Summer season at the Rothko Centre
At 4 p.m. on Friday, 2 June, the Daugavpils Mark Rothko Art Centre will open its summer exhibition season, featuring a legendary Latvian art group and other impressive projects from Britain, Poland and Ukraine.
The colour green reigns supreme in the Latvian landscape, and people are throwing themselves into the hustle and bustle of the year’s hottest and most active season, keen to enjoy and experience all it has to give. The Rothko Centre adds to the offer with a stunning summer exhibition season filled with impressive projects from Latvian and international artists in solo and group show formats.
The late classic of Polish modernism, Stefan Gierowski (1925–2022), had been creating abstract paintings exploring the dual nature of light since the 1950s. The prominent art historian David Anfam compares Gierowski’s art to Mark Rothko and John Hoyland. Extensive representation in leading galleries worldwide is another solid testament to his talent. The new show at the Rothko Centre, “Stefan Gierowski: From Here to Eternity”, features vibrant large-scale canvasses that evoke spiritual and emotional recollections.
Jane Bustin (UK) is a multi-disciplinary artist whose practice includes painting, ceramics, installation, text, film, and performance. She has exhibited widely both domestically and beyond – her creative record includes solo shows in London, Berlin, New York, Paris, Sidney and Auckland. Now the geography extends to the Rothko Centre, Latvia, where her latest solo exhibition, “The Colour of Words”, displays the work she produced in Daugavpils. The exhibition is an attempt to engage in a conversation with the buried images of unseen Rothko paintings in his birthplace, offering insights into the effects of place, colour, sound and image on artistic practice.
Daugavpils is the birthplace of many prominent figures in culture and arts. One of them is Solomon Gershov (1906–1989) – a Russian avant-garde artist with a deeply tragic fate. Deported not once but twice, he suffered the full force of repressions doled out by the ruthless Soviet regime. Even imprisoned in a labour camp in Vorkuta, where mental and physical exhaustion, illness and death were his constant companions, he continued to draw in secret. Most of his works were made with a graphite pencil to avoid the tell-tale smell of paint. “Art from the Gulag” features Gerhov’s Vorkuta-period drawings from the Rubinstein Collection, displayed at the Rothko Centre courtesy of Tanya Rubinstein-Horowitz (Germany).
Until recently, the inhumanity of deportations seemed firmly associated with twentieth-century absurdities such as massive wars and aggressive ideologies. However, developments in Ukraine show this is hardly a thing of the past. “How Did I Get to the Bomb Shelter” is an interdisciplinary exhibition by seven Ukrainian artists who explore themes related to their personal experiences of war during the Russian invasion of Ukraine, longing for peace and security, their paths towards survival and hopes for the future. Featured artists: Kinder Album, Mykhaylo Barabash, Jaroslav Kostenko, Sergiy Petlyuk, Olena Subach, Art Group Sviter and Maxim Finogeev. The exhibition was produced by The Nordic House in Reykjavik. Its display at the Rothko Centre is supported by the Nordic Council of Ministers Office in Latvia.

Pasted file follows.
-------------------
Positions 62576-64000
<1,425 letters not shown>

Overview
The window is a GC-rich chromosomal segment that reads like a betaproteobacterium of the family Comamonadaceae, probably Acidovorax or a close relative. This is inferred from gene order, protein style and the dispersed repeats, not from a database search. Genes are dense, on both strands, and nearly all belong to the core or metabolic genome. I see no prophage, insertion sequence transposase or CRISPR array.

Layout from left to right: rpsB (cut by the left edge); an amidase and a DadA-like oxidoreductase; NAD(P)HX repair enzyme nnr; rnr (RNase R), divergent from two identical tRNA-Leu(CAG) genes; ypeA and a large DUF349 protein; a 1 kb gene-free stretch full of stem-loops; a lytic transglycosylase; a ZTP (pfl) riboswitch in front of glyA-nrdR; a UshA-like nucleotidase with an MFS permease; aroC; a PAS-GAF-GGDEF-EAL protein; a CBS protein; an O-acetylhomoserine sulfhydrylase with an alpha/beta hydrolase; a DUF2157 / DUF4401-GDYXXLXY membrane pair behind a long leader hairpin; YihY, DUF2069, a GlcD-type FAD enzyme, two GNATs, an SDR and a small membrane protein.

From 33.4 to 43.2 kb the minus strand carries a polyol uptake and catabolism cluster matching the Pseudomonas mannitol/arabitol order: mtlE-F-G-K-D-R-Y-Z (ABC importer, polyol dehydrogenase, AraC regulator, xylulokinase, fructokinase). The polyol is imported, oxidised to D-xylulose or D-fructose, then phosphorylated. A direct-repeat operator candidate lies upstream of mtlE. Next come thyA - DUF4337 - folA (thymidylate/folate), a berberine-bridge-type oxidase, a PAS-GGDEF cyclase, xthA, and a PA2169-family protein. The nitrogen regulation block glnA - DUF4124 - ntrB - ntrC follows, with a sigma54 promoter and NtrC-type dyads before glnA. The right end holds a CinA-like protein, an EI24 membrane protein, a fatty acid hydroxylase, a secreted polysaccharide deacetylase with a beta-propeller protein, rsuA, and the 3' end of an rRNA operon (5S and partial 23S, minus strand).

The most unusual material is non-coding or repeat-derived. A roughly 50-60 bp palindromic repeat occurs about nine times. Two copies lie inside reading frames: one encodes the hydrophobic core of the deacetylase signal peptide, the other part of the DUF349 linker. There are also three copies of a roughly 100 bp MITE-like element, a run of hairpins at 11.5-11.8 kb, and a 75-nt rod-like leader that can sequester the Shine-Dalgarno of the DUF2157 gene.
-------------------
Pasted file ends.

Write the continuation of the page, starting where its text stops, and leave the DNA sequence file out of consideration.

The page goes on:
The nature of life in the cold embrace of totalitarian rule is still fresh in the mind of the Latvian artist Sandra Krastiņa and her generation. Individual anxiety versus resolute agency was a major creative theme in Latvian art during the National Awakening. That was when six promising art academy students announced themselves as an art group (1980) and spent the following decade building a joint creative record through exhibitions until the legendary “Gentle Fluctuations” exhibition/campaign (1990) became their signature brand and gave them a name for the ages. Controversial hot-button issues continue to affect their artistic expression today. However, now, as then, they remember their responsibility not to depict the suffering of others in opportunistic, directly representational ways but to derive symbolic imagery directly from their lived experiences and strongest beliefs. This summer, the legendary art group reunites at the Rothko Centre, almost in full, to reflect on current socio-political upheavals and their impact on art and creativity. Their exhibition, “Fluctuations”, features Ieva Iltnere, Sandra Krastiņa, Jānis Mitrēvics, Ģirts Muižnieks and Edgars Vērpe.
The summer exhibition season will be on show through 27 August 2023.
On opening day, starting at 4 p.m., the new season’s exhibitions will be available free of charge.
The exhibitions are produced with REACT-EU funding towards Europe’s post-pandemic recovery. The summer exhibition season is supported by the Daugavpils City Council, The Nordic House in Reykjavik, The Nordic Council of Ministers Office in Latvia, The Rubinstein Collection, Caparol and Devona.
The summer season offer still includes “Doors of Perception: The Painting of John Hoyland” from the Rothko Centre’s 10th-anniversary programme. The end of June will bring another addition from the CERAMIC LABORATORY International Ceramics Symposium. The new set of Mark Rothko’s originals is on permanent display from 27 April.